April 1, 2016
by Ariel Adams
If something like Windr were around in 2007, I may have never started aBlogtoWatch in the first place. I remember well how it felt to be lonely as a watch enthusiast. My passion for timepieces compelled me to discuss the topic of watches daily, but I never found the reactions I was looking for in my peer group at the time. Friends of mine even asserted a “quota,” where I was only allowed to “talk watches” for a limited amount of time. When they could handle no more, they would say “watch time is up.” Sympathetic to their lack of interest in my nerdy desires, I started a blog on watches which became aBlogtoWatch. I got lucky, but not all watch lovers fare as well. What if there were a new way for people who enjoy wrist watches to not only find others who share their passions, but also afford them the ability to pinpoint people who have the same general tastes and style? That’s Windr.
Today, I’m proud to announce that in collaboration with IAC/InterActiveCorp, we are launching a new type of matchmaking app. You may not know the IAC name, but no doubt you are familiar with their Match.com group of companies that includes a range of popular dating websites and mobile apps such as Tinder. Match Group Chairman and CEO Greg Blatt saw an opportunity to use their company’s success and apply the technology to expand past the popular dating and romance marketing into helping other groups of people connect. Windr is as simple to use as the “approve/reject” swiping model made popular by Tinder.
Using location-based technology along with personal profiles, watch lovers on the hunt for like-minded potential friends at social gatherings or around town need only update Windr with a wrist shot of the current watch they are wearing, and set the app to allow others to find them. User profiles grow over time, offering a gallery of the wrist shots that they have taken in the past. These galleries are a key way potential “watch lover matches” know if the people they are looking at have similar collections and tastes.
Browsing Windr begins with initial interest based on the watch you are currently wearing or that you last uploaded (the app urges you to take updated wrist shots each day you log in). Users can choose various radius distances from their current location, meaning that you can look for other watch lovers within your city or only within a few hundred feet from your current location.
Browsing through potential matches, users see wrist shots of other watch lovers, and if they like what they see, they can choose to view that other user’s gallery of images or explore their profile. Profiles can be detailed or sparse, ranging from a mere collection of wrist shots to detailed explanations of a user’s tastes and wearing habits. If what you see doesn’t give you a horological stiffy, then just move on!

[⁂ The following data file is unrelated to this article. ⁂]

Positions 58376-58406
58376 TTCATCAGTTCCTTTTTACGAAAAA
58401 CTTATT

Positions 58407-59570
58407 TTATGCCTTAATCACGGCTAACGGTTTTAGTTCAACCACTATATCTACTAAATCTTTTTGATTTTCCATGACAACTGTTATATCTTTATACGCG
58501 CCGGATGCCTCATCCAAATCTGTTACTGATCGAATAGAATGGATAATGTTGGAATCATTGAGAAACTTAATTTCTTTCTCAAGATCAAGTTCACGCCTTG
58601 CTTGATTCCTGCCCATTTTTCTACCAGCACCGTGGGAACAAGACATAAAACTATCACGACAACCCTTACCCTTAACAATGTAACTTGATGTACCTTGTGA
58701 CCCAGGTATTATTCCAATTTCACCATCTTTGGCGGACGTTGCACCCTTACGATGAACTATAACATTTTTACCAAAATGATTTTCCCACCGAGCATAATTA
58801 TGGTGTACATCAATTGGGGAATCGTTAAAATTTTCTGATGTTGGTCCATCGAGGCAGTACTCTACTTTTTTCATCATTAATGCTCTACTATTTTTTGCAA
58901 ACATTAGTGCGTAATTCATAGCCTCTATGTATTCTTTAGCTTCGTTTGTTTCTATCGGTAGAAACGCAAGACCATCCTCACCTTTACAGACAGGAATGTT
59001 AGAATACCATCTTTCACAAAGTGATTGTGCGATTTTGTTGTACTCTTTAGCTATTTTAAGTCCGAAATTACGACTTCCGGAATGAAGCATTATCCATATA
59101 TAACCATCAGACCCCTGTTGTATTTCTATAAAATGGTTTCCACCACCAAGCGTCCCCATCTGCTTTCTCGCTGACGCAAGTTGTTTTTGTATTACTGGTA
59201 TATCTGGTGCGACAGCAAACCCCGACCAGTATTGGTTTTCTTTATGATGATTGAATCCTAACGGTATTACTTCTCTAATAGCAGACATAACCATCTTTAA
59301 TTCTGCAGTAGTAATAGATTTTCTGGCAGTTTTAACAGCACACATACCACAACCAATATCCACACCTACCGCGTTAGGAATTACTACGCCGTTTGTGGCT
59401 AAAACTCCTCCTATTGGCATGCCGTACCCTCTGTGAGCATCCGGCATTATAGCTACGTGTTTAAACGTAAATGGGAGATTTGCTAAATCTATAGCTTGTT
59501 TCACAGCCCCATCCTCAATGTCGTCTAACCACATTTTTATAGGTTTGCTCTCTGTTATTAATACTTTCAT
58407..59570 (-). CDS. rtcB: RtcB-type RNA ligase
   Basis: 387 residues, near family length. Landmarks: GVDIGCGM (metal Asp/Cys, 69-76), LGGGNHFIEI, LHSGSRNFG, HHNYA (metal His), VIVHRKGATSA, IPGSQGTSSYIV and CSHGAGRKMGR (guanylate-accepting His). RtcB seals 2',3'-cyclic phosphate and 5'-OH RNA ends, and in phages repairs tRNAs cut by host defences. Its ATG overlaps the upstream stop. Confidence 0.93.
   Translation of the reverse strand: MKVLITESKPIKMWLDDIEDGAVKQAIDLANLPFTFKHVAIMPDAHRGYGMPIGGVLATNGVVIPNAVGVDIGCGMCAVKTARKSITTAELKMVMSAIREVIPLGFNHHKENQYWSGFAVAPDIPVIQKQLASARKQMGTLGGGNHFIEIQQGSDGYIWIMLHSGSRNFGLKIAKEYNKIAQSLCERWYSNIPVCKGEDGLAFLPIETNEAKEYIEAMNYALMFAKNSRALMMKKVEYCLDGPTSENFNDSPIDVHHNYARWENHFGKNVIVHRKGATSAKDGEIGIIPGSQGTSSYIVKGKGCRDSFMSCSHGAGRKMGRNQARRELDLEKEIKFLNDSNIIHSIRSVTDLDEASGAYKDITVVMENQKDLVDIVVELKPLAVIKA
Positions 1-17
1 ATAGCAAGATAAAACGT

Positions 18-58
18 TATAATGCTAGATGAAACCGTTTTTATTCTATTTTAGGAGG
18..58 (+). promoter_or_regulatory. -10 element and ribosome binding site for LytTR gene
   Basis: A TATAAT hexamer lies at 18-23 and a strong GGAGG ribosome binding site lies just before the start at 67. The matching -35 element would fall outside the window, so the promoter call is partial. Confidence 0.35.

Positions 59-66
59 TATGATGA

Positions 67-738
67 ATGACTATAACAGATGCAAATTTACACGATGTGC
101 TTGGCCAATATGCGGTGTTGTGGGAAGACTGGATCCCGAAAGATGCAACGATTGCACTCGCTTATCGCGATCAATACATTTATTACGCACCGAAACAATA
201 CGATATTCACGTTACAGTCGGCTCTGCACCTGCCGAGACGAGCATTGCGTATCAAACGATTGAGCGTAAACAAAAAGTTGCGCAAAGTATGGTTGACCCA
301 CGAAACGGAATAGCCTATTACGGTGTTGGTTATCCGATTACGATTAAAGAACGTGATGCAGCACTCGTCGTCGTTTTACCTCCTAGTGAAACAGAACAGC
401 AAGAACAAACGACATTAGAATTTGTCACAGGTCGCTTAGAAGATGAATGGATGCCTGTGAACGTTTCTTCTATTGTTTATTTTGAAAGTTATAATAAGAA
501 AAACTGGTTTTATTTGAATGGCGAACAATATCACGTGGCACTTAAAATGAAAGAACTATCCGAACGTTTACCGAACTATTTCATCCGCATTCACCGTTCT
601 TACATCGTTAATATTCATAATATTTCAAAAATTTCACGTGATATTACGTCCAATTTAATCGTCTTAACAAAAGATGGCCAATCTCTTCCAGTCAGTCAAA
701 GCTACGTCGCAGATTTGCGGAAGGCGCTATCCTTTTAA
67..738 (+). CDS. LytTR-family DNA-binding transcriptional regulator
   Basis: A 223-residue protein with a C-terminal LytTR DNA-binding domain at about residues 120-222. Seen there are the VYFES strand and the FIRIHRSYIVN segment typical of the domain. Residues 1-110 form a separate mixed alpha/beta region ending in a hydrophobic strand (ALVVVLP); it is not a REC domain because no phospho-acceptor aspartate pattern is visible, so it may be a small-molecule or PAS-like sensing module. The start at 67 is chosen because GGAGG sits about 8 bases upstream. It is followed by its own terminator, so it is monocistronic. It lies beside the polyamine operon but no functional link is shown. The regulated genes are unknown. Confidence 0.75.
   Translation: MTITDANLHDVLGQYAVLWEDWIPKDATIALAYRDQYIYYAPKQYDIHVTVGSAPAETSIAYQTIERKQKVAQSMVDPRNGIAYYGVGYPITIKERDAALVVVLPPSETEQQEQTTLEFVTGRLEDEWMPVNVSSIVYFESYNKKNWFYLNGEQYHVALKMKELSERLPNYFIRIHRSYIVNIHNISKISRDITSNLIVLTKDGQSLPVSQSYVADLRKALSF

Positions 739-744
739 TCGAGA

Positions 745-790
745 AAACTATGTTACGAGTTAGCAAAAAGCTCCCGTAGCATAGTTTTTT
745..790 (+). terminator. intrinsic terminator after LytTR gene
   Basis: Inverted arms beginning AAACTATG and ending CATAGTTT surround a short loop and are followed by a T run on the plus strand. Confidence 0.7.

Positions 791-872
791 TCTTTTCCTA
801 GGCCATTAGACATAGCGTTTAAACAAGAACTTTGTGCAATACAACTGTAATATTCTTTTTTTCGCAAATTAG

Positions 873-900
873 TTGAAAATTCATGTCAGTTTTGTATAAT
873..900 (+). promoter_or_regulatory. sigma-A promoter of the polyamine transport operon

Offering Windr users the ability to faithfully flesh out their profiles was a key challenge because some users are extremely picky with their tastes. This was also a key area of interest for the Match Group, as they see this as a test bed for being able to successfully connect professionals or other interest-based groups in a way that their experience with intimacy/romance-based profiles are not designed for. For example, some of the more obsessive vintage watch lovers sometimes prefer exclusively particular brands, models, production years, and even conditions. If you aren’t into their particular patina fetishes, then they don’t even want you contacting them. The idea here is to allow users to type in their own preferences while studying this in order to create indexable fields which can later turn into search categories. At launch, Windr won’t know if searching by “pre-1980s Rolex sports” is something that makes sense to the audience or not, but the goal is to study user behavior in order to make finding the prefect watch playmate faster and more fulfilling.
Making Windr accessible and useful for a wide range of tastes, appetites, and selective collecting preferences will be an ongoing process of refinement. It’s exciting to consider how the app will evolve and how the concept of interest-based matching will apply to other topics and user groups. I feel that this work is important not only as a watch lover, but also as a busy adult male who understands the complexity of forming friendships and other close relationships. Most successful men aren’t willing to share the fact that they have few if any close friends given their focus on work and family life. Studies show that the number-one factor important in friendships among adults isn’t similar upbringings or backgrounds, shared experiences, or even working together. Rather, common interests and activities are by far the most important factor when considering not only initial friendship interest, but longevity. The goal of Windr is to use a shared appreciation for timepieces to engender lasting, fulfilling, and ultimately fun relationships between people.